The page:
4.557J / MAS.552J
City Science — Settlements WITHOUT: Extreme engineering and design for communities WITHOUT infrastructure

Permission of instructor

By 2050, 3.5 billion people will likely live in informal settlements without proper access to power, sanitation, clean water, housing, and mobility.  Cost, complexity, and political impediments make it inconceivable that they will ever be served by conventional infrastructure and building construction.

While preserving the vibrancy and strong social ties typically found in these communities, can we conceive of "Settlements WITHOUT Infrastructure" by deploying emerging technology, materials, and design strategies at scale to create high-performance, autonomous communities?  

Can we develop concepts that can be applied to diverse communities in Africa, India, and Latin America?  

Can we transform existing slums without demolition, and create self-organizing communities without conventional urban planning, zoning, and land ownership rights?

This is project-oriented class, with students divided into teams of 2 or 3 people with complementary skills.  We welcome students from Architecture, Urban Planning, Engineering, Computer Science, Material Science, Social Science, and other related fields.  Students attending the first class on September 4 will be asked to write a short essay for evaluation before being accepted.

Participants will be challenged to outline schematic interventions deployed at the most distributed scale possible, which may include:

  • Power WITHOUT Grids.  How can distributed energy production can provide the necessary power for homes, mobility, food production, and the local processing of water and waste?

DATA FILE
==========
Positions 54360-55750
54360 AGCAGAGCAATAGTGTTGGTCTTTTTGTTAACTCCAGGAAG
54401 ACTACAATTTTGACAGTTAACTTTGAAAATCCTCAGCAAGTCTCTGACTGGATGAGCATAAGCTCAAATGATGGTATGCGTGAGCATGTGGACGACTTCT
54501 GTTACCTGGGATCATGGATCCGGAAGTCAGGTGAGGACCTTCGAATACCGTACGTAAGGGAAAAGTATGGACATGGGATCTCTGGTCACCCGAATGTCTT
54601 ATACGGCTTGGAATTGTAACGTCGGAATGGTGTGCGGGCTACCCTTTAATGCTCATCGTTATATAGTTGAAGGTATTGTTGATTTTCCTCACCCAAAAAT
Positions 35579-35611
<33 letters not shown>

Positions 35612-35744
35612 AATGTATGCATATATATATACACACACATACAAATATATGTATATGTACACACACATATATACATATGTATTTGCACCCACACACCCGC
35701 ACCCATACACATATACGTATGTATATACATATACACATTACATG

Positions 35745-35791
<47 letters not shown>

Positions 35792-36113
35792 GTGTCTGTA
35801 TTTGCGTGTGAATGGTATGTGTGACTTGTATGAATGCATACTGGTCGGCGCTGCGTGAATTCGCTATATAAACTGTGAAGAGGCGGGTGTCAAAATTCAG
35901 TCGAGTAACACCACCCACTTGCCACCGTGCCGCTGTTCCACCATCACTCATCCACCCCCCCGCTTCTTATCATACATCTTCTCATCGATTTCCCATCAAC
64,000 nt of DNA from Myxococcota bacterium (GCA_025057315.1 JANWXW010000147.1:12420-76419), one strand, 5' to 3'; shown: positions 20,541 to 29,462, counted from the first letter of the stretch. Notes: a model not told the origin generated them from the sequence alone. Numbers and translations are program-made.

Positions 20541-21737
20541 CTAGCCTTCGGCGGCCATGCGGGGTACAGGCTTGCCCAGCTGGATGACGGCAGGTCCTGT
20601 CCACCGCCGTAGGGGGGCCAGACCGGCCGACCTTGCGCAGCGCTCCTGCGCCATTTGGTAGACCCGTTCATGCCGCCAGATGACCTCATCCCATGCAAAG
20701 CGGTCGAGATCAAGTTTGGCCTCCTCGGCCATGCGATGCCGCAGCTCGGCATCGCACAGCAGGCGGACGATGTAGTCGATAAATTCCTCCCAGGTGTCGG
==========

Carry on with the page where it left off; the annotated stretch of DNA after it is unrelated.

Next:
• Sanitation WITHOUT Sewers.  How can human waste and garbage be processed locally?
  • Water WITHOUT Pipes.  How can water be collected, purified, and recycled without centralized networks?
  • Housing WITHOUT Construction.  How can density be increased and high-quality housing grown or assembled without disruptive demolition or the use of conventional construction processes?
  • Mobility WITHOUT Cars.  How can lightweight, hyper-efficient autonomous devices (land or air) move people, goods, and garbage without conventional roads.
  • Economies WITHOUT Currency.  how local token economies can encourage pro-social behaviors and build local wealth to help create strong communities.
  • Food WITHOUT Soil.  How can nutritious food be produced near the point of consumption?
  • Materials WITHOUT Boundaries: how can biologically inspired engineering create multi-functional materials for a new architecture.

Each team will present their integrated proposals for mid-term review to Norman Foster, Nicholas Negroponte, Kent Larson, and invited quests.  Following the mid-term review, teams will update their mid-term proposal based on comments and suggestions, and will identify at least one intervention to develop in detail as a final project.

Invited speakers will present material intended to inform the development of student projects and to inspire new ideas.  The first talk, on September 4 at 1pm will be by Sir Norman Foster.

One reading assignment will be given each week, typically discussed in class following a 45 minute talk.